Saturday, November 18, 2017

PANAGOR 28mm Auto-Wide-Angle F2.5 (Twilight Test Photographs)

I came home to find this vintage PANAGOR 28mm F2.5 lens sitting on my desk.  My wife had picked it up at a thrift store for $5.  That's right - $5.   The lens is in very good condition.  There are no mechanical or optical issues.  

The mount is a Konica so I had to purchase a "KR-to-NX" mount adapter by Fotasy for less than $15 on Amazon.  The 35-mm camera equivalent of this lens mounted to the NX1 is 42-mm.  A nice sweet spot: Not too wide; not too tight.

The following specs for the Panagor were sources from AllPhotolenses

The date of manufacture of this lens is still being researched, but since it was probably made by Kino Precision, it's older than 1989 when Kino went out of business.

The following test shots were taken close-to or just after sunset.  The photographs are unaltered.  I neglected to write down the camera settings for these photographs. 

Wide-open (f2.5,) the photographs seem somewhat soft (above). But at f5.6, the photographs at crisper (see last photo in this post).


First Impressions:  I really like this lens.  Easy to focus.  A nice sweet spot at the 42-mm with the 1.5 crop factor on the NX1: You can get nice compositions - Not too wide; not too tight.

Source: Panagor_Kenya_Gazette.png
Ausriss from Kenya Gazette, 06.08.1971, page 779 (via Google Books)

The following is sourced from: Precision
...and from other links at bottom of this post

Kino Precision Industries, Limited was founded in 1959 by Tatsuo Kataoka.  The company started out making lenses for 8mm movie cameras. In 1965 the company began making lenses for 35mm still cameras. In the 1970s Kino began manufacturing lenses for Ponder & Best (later Vivitar) including some of the highest quality Vivitar Series 1 lenses. Kino also manufactured lenses for Soligor, Jaca Corporation (Panagor, Elicar), and Tapak International (Elicar).

Jaca Corporation was a Japanese distributor of rebranded photographic gear with a business model similar to the US company, Vivitar. Their products were designed and made by other companies under contract, then sold under Jaca brand names. They are most famous for their Elicar and Panagor brand lenses, made by a variety of Japanese lens manufacturers which included Komine and Kino Precision. 

According to various trademark filings (see below), the Elicar and Panagor brands were used for a wide range of products including cameras, interchangeable camera lenses, automatic zoom lenses, telephoto lenses, wide-angle lenses, macro lenses, close-up lenses, video lenses, electronic flash units, camera adapters, microscope adapters, camera rails, filters, reverse adapters, bellows, extension tubes, exposure meters, slide duplicators and copiers, micro-focus adjusters, and tripods. However, according to their listing in the 1985 Camerart Photo Trade Directory, their product line included only "35mm interchangeable lenses and various accessories for macro photography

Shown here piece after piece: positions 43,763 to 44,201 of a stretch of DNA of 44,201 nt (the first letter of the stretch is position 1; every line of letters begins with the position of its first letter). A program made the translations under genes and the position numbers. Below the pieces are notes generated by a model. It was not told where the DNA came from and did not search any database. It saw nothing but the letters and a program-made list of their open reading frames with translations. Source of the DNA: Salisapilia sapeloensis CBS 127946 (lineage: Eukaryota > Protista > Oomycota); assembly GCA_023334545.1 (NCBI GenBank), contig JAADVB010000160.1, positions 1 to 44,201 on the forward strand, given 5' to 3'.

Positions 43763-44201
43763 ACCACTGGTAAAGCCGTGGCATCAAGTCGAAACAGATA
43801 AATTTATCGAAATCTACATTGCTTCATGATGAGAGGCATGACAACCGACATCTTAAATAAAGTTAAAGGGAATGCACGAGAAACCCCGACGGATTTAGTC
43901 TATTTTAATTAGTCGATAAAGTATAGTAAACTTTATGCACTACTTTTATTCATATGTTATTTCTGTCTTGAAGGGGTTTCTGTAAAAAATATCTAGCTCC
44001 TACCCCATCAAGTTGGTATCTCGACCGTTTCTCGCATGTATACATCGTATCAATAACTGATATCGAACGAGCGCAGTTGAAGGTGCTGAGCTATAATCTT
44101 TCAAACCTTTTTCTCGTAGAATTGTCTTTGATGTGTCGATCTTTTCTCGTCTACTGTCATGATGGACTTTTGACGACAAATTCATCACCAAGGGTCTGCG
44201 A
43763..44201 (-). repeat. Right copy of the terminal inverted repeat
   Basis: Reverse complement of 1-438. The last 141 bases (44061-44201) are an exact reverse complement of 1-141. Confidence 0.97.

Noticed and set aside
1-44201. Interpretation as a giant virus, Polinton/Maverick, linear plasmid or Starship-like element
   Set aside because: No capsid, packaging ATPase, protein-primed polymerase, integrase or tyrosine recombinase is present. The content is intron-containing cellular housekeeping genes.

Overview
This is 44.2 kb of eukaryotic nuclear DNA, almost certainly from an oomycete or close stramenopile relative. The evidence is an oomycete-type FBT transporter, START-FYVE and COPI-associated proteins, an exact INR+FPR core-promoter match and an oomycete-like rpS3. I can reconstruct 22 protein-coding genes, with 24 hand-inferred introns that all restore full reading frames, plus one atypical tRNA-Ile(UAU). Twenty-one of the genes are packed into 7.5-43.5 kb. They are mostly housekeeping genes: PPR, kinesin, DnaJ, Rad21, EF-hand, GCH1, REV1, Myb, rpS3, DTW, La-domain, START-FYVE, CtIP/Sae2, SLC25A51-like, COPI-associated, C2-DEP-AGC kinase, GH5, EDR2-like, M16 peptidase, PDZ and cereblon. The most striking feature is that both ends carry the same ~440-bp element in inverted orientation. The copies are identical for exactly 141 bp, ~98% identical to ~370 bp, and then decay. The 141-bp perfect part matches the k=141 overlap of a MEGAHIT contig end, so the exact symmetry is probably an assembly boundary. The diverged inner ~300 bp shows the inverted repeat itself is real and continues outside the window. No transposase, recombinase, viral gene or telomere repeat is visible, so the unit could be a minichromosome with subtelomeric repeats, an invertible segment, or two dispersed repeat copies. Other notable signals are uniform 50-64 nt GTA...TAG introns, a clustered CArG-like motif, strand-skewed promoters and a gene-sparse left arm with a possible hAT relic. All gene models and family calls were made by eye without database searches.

While Jaca's Elicar brand was distributed in the United States, the Panagor name was used elsewhere. Often the same lenses were sold under both names, the only difference being the geographical region where the lens was to be sold. Some of the lenses made by Kino Precision, such as the 90mm f/2.8 Macro were also sold through other marketing companies such as Vivitar and vary only in the badging and the color scheme of the lens graphics.

A Canadian trademark registration for the Panagor mark was filed on 16 June, 1971. The filing was renewed in 1973, 1988, and 2003. It has now expired. The Panagor trademark was registered in Australia on 12 May, 1971.  Panagor equipment was imported and sold in Kenya, Africa starting in 1971. Panagor products were also imported and sold in the United Kingdom by AICO but no related trademark filing has yet been documented. Panagor products were not imported into the United States.

The 1985 edition of the Camerart Photo Trade Directory lists the company " Jaca Corporation " as follows:
President: Hiroto Sugita
Address: No. 17-25, 4-chome Mita, Minato-ku, Tokyo 108 Japan